The coup de foudre isn’t common even with perfumes
There is a quote about perfume, and for the life of me I can’t remember to whom it’s attributed, but the translation is, “Perfume should be like love, it should strike a person from the very first contact.” Which is a pretty fair description of infatuation.
This is one of those experiences perfume lovers are always on the lookout for and enjoy inordinately when they do happen. How often though does it really strike? In my own case I have to say very few times.
Witch hazel “Primavera” from gardendesign.com
March has come and with it high winds and unpredictable weather. In my neck of the woods the witch hazels are in bloom. They are one indispensable part of this very early spring season, a harbinger of the end of winter. They give a touch of color to nearly bare flower gardens. Once you see a well grown little tree festooned with its party blowout flowers, you are intrigued, but when you smell their fragrance you are hooked.
Yesterday I drove some twenty miles to a specialist nursery in Hamden CT. (Broken Arrow Nursery, and no, I’m not affiliated) which has quite a selection of witch hazels. I wanted to see them in bloom and breath in, because I knew that the fragrance was going to be a big part of my decision. Continue reading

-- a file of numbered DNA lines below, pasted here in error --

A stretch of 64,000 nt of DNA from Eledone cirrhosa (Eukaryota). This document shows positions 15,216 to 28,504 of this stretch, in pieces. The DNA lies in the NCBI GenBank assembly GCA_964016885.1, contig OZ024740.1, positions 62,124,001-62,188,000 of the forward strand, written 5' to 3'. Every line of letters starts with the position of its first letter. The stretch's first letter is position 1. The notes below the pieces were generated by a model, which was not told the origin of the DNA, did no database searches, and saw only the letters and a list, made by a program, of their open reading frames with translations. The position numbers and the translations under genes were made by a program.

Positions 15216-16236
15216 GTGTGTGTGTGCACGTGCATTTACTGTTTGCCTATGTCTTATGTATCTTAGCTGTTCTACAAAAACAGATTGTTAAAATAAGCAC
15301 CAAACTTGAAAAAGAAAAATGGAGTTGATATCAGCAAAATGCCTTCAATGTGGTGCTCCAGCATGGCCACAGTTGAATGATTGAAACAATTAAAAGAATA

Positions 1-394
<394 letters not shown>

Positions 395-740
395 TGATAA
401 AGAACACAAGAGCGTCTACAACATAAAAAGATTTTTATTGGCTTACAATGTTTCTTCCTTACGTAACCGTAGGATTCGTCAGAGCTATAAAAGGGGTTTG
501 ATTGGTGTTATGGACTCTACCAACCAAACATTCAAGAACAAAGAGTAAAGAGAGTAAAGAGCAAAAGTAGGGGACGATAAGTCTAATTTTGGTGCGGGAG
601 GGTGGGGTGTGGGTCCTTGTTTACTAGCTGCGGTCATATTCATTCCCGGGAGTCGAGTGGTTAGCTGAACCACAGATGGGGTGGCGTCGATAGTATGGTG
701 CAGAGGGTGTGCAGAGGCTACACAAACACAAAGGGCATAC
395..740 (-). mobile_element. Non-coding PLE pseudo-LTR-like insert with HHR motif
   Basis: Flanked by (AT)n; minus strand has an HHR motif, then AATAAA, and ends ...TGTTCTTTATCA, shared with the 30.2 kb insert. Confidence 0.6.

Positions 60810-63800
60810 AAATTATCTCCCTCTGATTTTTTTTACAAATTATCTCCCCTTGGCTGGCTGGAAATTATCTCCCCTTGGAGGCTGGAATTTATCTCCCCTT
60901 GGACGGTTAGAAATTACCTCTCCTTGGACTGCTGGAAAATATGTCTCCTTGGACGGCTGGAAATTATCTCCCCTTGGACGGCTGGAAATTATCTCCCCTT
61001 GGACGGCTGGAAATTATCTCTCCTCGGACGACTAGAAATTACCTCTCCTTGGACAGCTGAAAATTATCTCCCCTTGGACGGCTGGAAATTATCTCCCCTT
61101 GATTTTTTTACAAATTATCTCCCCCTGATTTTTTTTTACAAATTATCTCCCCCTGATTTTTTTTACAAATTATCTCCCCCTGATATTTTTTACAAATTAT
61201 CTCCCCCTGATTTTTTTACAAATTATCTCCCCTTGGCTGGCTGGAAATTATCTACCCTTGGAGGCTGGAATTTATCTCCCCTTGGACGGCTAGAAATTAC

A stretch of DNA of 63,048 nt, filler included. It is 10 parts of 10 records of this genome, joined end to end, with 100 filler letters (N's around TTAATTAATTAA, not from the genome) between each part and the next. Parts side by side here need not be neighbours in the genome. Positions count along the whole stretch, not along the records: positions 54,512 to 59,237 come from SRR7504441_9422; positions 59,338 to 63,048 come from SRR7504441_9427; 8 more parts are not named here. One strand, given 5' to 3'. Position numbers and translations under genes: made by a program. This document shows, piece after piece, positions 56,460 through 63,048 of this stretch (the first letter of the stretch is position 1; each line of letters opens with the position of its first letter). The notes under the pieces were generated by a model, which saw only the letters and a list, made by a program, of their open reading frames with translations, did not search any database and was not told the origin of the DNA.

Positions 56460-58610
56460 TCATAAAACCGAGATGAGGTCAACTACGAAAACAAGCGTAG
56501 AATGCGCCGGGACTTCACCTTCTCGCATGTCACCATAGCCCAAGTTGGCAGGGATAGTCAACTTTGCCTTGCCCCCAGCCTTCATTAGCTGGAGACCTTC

Victorian looking soulful and wearing a sapphire.
Winterhalter is the painter
Sometimes the Victorians are good fun. Not intentionally fun, you understand because they took themselves pretty seriously. They’re fun in the sense that they are always jostling one another to take home first prize in the propriety contest. That competition was such a feature of the 19th century, “I’m really much more respectable than you dear.” The losers were not respectable, and their behavior was not in good taste, or “not for common consumption”, as my mother used to say.
Well it seems that Victoria herself came in for some criticism from those dreaded taste doyennes of the 19th century: parisiennes. You see the queen had musk in her perfume. Continue reading
From The dailymail.com.uk A reconstruction of Arcimblodo’s Spring
It appears that I have not done a “list” post in a very long time. I really hate to do these at the end of a year, but once in a while there is a little space and time to do one and if you can’t re-live rose perfumes in February-when can you?